14. Mutuality reflects the Church of England’s wider commitment to sustaining diversity. It means that those of differing conviction will be committed to making it possible for each other to flourish. All should play a full part in the lives of the deaneries and dioceses and be prepared to engage with the diocesan bishop whoever he or she is.


15. Equal treatment, for example in relation to resource issues and the discerning of vocations to the ordained ministry, is essential irrespective of convictions in relation to gender and ministry. In discerning vocations bishops will continue not to discriminate on the grounds of a candidate’s theological conviction on his issue. In addition, ordination services for deacons and priests should be planned and conducted in a way that is consistent with the five guiding principles set out in paragraph 5 above.


Here the Declaration again stresses the Church of England’s ‘commitment to sustaining diversity’. Forward in Faith will be monitoring how successful dioceses are in fulfilling this commitment.


Paragraph 14 stresses that we should play our full part in the structures of the Church of England. That is crucially important. It is only by being involved that we will gain respect for our views and have the opportunity for the conversations that will enable us to win people over to our position. And clergy who have shown no interest in the wider Church of England are unlikely to be appointed to roles that involve responsibility for the wider Church.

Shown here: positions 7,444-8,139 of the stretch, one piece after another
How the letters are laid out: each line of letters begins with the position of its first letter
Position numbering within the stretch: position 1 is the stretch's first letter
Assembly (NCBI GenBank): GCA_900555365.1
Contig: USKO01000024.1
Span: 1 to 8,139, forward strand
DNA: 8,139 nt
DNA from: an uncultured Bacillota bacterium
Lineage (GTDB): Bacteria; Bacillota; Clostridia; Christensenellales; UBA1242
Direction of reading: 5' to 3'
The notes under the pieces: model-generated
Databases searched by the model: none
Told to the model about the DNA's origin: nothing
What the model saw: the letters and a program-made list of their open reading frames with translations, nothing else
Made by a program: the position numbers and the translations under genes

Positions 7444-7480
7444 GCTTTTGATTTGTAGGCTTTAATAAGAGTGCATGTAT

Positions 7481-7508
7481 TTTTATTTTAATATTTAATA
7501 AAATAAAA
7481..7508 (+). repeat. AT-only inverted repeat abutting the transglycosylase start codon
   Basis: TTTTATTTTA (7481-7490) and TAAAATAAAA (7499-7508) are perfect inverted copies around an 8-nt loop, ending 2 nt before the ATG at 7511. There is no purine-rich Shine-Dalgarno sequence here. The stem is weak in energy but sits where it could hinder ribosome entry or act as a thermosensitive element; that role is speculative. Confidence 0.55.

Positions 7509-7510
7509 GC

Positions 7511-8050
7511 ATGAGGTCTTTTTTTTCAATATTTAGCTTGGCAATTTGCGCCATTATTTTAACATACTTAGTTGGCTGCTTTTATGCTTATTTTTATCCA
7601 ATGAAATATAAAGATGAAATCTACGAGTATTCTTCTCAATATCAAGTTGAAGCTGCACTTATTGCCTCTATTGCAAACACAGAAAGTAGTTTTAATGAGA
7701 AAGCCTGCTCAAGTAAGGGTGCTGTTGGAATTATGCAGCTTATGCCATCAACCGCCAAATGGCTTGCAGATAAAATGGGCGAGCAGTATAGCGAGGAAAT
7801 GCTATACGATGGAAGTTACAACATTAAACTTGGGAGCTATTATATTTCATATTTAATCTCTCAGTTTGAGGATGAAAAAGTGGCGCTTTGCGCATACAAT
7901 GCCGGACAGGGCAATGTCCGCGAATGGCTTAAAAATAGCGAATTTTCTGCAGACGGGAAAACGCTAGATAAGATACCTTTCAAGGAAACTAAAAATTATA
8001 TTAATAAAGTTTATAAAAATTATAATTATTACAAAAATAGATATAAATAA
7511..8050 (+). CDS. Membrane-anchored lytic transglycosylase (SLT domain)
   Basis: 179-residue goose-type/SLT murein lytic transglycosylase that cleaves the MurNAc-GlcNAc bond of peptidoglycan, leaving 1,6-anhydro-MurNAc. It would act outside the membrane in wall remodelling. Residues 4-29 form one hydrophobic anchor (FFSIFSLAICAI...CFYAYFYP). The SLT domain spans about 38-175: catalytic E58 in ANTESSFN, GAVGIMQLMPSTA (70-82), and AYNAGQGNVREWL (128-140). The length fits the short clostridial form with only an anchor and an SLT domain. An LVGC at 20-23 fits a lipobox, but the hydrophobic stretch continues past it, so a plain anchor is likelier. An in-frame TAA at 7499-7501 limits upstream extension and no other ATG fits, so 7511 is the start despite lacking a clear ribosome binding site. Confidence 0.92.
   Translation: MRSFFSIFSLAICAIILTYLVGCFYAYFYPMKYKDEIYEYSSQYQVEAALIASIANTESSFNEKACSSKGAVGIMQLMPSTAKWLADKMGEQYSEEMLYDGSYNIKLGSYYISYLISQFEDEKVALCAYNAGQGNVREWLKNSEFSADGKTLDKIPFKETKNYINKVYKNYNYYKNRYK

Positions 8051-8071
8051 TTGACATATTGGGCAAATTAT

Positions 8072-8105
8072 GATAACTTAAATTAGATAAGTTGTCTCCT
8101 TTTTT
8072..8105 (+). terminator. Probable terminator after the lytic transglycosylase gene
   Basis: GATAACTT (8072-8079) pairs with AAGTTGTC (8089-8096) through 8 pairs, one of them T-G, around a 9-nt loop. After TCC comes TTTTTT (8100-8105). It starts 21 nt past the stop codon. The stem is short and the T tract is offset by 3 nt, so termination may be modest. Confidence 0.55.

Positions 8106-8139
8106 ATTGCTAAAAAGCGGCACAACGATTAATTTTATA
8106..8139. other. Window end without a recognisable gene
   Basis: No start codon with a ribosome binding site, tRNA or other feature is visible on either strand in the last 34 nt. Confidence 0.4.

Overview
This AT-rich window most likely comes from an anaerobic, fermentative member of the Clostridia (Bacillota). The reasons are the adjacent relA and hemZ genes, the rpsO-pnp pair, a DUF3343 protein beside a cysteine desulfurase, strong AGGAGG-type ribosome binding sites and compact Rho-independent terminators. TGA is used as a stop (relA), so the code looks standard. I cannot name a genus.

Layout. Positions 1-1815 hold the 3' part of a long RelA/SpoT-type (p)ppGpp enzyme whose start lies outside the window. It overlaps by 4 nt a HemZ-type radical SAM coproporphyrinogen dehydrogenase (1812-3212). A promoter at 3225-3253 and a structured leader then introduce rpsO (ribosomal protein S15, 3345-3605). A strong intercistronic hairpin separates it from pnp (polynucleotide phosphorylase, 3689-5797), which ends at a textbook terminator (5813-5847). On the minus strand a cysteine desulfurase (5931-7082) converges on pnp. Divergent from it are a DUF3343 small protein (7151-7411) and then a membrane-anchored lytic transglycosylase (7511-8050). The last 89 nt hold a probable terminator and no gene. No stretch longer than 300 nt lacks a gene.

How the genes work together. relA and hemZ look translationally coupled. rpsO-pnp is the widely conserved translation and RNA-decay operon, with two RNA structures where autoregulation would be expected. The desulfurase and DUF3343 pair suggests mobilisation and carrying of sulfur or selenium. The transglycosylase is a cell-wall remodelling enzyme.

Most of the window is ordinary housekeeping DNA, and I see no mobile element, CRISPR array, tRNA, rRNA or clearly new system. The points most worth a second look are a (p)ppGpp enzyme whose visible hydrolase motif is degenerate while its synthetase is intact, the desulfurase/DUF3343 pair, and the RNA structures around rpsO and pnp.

The commitment in paragraph 15 to equal treatment in relation to resource issues is important too. Our parishes must be treated fairly where the allocation of financial resources and clergy are concerned.


Paragraph 15 also says that there must be no discrimination against traditional catholic ordinands.


The Act of Synod similarly outlawed discrimination against candidates for ordination, but it made no specific provision with regard to the ordination of traditional catholic candidates.


By contrast, the Declaration says that ordination services must be arranged in accordance with the five principles. Ordinations are conducted under the authority of the diocesan bishop, and the archdeacon – male or female – has the right to present the candidates (Principle 1). But ordinands cannot flourish (Principle 4), and sacramental provision cannot be made (Principle 5), if the arrangements (for example concerning presidency and the laying on of hands) violate the consciences of those who are to be ordained. Again, if these commitments are broken we can now raise concerns with the Independent Reviewer.